Ideas to revise the development approval process, whether sweeping or specific (City Attorney Mike Feuer called for revoking project approvals tainted by the Huizar probe), languish in Council committees.
“The recent scandal has prompted the City Council to introduce a flurry of new initiatives,” Nithya Raman, who was later elected to take over Ryu’s Council seat, noted in August following Huizar’s arrest.
But, Raman added, “It’s hard to know how far any of these motions will get, given that most such efforts are quickly forgotten.”
Rhetorically, at least, city leaders have called for reforms.
Garcetti said during a December press conference that he agreed with outgoing U.S. Attorney for Los Angeles, Nicola Hanna, that the arrest of Huizar “should prompt a serious discussion as to whether reforms are warranted in Los Angeles city government.”
Garcetti said he wants Council members to not vote on real estate projects if they took money from the developer, stating a recusal policy would “take away the temptation” of pay-to-play politics. The mayor also said he would like “charter reform,” a reference to a municipal governance charter last updated in 1999, when Cher’s “Believe” led the Billboard 100.
But such bills require approval by the same Council members they would police, and neither idea has gained traction.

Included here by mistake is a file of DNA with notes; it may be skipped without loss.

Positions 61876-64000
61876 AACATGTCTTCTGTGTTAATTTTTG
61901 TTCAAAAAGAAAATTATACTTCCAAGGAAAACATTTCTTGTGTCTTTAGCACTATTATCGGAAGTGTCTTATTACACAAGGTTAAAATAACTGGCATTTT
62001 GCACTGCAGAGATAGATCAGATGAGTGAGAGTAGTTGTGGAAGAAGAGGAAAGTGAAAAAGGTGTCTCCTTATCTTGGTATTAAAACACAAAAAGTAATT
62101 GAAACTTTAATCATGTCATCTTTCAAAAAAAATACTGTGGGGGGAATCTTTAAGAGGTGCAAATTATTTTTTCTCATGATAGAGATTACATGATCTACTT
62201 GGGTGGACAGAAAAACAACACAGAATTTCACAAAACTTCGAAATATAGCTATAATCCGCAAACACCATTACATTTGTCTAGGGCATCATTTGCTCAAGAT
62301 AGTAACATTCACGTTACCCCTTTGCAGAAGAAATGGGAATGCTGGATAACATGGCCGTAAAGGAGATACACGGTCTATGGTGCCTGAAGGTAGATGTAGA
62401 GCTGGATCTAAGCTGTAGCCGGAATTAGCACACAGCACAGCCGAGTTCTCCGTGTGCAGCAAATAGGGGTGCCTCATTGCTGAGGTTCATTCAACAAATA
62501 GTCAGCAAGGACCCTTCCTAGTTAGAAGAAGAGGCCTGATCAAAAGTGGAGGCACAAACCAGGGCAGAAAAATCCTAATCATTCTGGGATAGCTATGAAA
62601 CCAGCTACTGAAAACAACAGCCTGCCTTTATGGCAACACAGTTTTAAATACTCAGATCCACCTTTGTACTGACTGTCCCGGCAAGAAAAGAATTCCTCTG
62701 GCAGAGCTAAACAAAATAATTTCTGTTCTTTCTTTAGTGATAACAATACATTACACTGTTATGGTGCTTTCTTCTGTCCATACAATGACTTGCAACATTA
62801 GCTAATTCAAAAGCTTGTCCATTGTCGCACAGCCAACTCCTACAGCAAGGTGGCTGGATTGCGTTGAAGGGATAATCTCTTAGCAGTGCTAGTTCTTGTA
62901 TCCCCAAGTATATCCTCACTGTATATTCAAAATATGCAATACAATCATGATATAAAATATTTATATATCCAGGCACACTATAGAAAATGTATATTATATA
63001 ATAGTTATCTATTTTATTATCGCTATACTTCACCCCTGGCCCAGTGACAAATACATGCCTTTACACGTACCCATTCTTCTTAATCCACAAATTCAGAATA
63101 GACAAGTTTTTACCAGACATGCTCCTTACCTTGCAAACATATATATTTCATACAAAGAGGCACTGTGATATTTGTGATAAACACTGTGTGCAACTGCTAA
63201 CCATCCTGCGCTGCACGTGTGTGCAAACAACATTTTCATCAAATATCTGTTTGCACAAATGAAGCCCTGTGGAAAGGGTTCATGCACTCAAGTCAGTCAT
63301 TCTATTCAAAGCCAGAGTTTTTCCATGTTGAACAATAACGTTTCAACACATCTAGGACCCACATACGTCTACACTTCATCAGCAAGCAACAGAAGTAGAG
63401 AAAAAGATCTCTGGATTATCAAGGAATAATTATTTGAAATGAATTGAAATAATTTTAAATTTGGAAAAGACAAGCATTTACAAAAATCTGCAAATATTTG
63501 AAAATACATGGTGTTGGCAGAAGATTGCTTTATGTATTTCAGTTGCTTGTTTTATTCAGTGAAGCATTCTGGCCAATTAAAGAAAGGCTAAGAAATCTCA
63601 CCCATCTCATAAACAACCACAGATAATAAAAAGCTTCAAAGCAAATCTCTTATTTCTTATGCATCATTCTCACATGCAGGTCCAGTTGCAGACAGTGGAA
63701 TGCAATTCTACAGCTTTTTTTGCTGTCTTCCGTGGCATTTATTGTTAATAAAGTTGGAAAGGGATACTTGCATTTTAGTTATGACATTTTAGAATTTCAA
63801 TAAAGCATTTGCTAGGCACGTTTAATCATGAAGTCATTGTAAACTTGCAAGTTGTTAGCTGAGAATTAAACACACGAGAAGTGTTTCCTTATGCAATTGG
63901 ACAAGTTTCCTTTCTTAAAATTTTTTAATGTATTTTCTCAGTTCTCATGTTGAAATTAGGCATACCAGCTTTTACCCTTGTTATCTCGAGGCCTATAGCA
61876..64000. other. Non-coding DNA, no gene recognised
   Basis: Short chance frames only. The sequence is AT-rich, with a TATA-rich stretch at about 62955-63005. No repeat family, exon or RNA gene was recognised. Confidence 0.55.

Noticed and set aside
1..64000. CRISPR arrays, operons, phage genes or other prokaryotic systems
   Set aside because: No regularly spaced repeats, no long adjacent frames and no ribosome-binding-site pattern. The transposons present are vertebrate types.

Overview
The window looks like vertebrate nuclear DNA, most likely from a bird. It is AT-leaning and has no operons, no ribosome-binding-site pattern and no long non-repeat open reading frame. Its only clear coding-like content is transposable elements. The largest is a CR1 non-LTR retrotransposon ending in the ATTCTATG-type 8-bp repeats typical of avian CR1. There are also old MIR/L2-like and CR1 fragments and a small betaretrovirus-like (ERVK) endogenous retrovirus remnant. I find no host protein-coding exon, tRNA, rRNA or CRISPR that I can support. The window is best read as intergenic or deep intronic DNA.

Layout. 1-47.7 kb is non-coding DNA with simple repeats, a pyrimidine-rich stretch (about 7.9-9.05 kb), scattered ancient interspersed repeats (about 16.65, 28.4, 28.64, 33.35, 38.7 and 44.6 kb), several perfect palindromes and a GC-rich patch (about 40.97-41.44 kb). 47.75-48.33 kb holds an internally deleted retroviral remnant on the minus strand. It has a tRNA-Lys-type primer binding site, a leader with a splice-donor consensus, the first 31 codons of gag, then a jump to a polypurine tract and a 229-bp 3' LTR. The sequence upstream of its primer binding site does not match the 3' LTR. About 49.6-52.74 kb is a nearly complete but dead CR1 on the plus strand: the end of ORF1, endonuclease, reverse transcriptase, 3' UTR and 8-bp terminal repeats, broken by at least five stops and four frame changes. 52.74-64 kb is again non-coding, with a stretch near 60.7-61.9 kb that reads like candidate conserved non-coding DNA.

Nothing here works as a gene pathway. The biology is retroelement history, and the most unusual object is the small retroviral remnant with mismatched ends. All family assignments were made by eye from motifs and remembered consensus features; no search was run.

The Council in December 2019 did approve a ban on members taking direct contributions from developers. But the measure said nothing about indirect payments by developers to political action committees benefiting lawmakers (or, in the case of Huizar, through his former high school, where Greenland USA and Related Companies provided contributions).
Council members panned the developer donation ban, with Mike Bonin savaging it as “piecemeal crap.” Yet no stronger legislation, or any bill for that matter, has advanced to further restrict what developers can give.
Ryu and Council member Paul Koretz authored an ordinance to remove a clause in the 1999 charter that gives the City Council the same power as the mayor-appointed Planning Commission over new developments.